The passage of a same-sex marriage bill in New York, over the objections of the Catholic hierarchy, has led to a storm of criticism of the state's bishops. The most extreme condemnation comes from a July 5 editorial in the National Catholic Reporter (NCR).
The Catholic hierarchy, says NCR, "has lost most of its credibility with the wider culture on matters of sexuality and personal morality, just as it has lost its authority within the Catholic community on the same issues." The bishops are guilty of engaging in everything from "wholesale excommunications" to "open warfare" with dissidents.
The popular "out-of-touch" criticism of the bishops on gay marriage rests on two faulty assumptions: (a) there is a divide between the bishops and the faithful on this issue, and (b) the bishops should take their cues from the laity.
To begin with, there is a profound difference between the views of practicing Catholics and nominal ones. There is also a divide between what the public tells a pollster and the results in a ballot box. In the 31 states where the voters were given the opportunity to decide on gay marriage, many of the polls going into the election showed that the supporters would carry the day. The final tally was 31-0 against gay marriage. New Yorkers were denied a ballot initiative. Moreover, a Siena College poll taken just before the vote in the legislature showed only a minority of Catholics in favor of this idea.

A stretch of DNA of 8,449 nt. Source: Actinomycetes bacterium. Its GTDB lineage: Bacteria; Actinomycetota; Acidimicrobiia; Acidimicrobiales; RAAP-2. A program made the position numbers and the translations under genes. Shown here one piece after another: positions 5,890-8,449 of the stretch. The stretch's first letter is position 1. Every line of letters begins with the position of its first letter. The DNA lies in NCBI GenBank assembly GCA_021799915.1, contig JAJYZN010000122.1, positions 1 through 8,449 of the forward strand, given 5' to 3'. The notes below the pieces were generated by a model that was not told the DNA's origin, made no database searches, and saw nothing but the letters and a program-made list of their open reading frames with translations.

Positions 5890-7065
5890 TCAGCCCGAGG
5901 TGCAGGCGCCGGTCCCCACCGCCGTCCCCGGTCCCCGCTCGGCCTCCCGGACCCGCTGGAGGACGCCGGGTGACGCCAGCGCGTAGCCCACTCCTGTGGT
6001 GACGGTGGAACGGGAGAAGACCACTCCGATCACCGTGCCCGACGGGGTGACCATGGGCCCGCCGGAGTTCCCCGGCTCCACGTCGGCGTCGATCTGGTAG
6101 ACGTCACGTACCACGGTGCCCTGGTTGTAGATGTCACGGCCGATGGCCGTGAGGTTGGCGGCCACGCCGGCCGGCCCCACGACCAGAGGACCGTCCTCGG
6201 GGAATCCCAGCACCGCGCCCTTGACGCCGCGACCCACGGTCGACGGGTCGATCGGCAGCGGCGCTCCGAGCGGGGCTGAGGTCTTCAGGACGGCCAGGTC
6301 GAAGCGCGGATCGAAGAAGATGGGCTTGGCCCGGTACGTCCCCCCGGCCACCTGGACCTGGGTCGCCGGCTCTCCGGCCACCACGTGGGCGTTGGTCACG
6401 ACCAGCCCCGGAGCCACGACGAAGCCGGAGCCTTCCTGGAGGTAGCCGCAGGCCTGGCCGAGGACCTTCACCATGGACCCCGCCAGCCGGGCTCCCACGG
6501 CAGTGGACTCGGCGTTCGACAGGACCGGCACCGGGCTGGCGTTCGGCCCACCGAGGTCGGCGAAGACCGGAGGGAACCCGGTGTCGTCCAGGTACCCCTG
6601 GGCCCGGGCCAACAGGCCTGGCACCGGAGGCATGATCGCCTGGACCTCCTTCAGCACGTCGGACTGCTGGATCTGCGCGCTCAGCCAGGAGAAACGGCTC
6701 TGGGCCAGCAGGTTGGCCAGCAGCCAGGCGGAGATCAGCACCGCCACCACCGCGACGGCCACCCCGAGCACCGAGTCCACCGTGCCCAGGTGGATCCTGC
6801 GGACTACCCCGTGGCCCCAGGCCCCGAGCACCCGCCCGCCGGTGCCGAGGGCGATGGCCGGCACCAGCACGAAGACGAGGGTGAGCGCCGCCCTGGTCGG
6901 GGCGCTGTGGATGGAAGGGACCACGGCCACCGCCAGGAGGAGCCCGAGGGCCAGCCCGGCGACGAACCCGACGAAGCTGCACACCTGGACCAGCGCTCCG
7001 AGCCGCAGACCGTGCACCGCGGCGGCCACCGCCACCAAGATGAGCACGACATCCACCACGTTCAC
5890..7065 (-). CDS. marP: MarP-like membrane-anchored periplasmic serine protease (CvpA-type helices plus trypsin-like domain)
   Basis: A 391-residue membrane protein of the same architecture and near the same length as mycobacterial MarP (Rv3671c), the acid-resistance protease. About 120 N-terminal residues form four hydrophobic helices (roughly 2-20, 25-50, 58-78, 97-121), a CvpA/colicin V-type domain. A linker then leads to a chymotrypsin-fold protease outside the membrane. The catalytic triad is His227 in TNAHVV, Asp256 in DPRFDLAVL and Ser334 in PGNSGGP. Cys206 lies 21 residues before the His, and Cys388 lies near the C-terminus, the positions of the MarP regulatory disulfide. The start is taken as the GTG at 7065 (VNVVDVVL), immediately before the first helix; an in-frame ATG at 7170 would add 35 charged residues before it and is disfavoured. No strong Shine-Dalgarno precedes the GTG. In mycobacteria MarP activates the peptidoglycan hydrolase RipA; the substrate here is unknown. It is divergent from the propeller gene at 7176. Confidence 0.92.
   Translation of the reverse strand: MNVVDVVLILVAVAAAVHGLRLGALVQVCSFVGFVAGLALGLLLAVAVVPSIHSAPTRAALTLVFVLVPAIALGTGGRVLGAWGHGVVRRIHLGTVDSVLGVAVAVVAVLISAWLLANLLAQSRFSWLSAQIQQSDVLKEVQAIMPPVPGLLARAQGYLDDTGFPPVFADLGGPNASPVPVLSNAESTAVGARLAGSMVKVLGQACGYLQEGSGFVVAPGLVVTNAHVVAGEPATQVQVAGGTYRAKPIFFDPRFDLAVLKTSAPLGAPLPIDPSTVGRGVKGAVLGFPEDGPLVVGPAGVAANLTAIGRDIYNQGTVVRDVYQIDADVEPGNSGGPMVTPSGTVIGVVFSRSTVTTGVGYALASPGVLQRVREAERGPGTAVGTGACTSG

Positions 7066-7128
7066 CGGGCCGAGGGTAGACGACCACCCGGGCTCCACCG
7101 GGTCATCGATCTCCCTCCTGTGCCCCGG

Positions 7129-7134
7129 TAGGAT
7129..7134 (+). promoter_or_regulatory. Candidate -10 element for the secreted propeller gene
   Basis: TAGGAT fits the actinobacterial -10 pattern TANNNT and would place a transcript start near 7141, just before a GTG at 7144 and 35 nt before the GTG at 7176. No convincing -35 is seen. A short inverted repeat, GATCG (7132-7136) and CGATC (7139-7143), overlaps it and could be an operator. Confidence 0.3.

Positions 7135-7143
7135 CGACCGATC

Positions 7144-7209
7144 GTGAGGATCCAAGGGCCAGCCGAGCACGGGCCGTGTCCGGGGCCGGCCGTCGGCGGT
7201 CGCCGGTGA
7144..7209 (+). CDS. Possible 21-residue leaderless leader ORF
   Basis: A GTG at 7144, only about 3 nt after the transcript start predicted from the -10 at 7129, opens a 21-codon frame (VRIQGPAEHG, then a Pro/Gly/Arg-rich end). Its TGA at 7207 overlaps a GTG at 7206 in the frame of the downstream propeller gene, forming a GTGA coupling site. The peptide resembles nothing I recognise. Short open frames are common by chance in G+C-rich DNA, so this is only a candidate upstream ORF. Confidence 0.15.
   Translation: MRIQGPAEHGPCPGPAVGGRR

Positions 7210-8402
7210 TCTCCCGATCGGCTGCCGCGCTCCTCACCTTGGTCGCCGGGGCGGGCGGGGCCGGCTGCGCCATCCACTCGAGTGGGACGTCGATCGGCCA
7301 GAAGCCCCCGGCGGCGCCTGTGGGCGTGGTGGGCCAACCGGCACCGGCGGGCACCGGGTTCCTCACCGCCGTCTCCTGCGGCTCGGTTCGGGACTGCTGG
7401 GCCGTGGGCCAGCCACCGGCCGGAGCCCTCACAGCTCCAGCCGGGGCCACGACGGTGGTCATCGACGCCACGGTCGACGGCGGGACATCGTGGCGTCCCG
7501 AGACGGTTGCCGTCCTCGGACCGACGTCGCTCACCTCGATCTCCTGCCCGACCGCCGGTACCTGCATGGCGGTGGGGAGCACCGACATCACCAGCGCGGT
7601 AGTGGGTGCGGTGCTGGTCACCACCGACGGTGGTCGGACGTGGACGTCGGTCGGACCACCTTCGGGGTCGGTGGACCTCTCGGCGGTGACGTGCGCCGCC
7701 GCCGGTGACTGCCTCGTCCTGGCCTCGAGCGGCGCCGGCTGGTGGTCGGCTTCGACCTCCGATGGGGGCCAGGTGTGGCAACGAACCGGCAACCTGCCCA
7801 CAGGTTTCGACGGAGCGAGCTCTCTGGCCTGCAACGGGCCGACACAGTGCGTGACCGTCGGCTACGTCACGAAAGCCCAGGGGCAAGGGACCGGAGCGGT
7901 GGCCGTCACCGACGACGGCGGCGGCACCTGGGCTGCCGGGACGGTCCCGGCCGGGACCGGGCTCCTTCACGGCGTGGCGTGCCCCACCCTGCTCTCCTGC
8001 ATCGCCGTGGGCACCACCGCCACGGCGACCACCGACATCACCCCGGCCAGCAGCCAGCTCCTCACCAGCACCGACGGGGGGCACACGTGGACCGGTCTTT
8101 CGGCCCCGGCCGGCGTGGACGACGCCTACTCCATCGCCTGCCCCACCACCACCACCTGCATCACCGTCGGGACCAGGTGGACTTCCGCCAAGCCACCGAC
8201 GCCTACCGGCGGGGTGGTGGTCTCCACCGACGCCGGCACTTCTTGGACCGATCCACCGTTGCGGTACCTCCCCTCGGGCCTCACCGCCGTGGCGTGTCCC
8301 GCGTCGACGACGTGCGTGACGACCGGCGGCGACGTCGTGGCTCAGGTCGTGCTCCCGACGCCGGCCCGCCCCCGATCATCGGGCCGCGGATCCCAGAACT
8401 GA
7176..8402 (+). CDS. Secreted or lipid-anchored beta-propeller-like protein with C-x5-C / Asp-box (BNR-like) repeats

More important, the bishops have a different charge: they are obligated to do what is morally right. But if NCR wants the bishops to follow the laity, is it prepared to have the hierarchy junk its rejection of the death penalty? After all, two-thirds of Catholics want those guilty of a capital offense to be fried, so why not the bishops? Will NCR now campaign for the death penalty, lecturing the bishops to get in line with the rank-and-file? Its hypocrisy is stunning.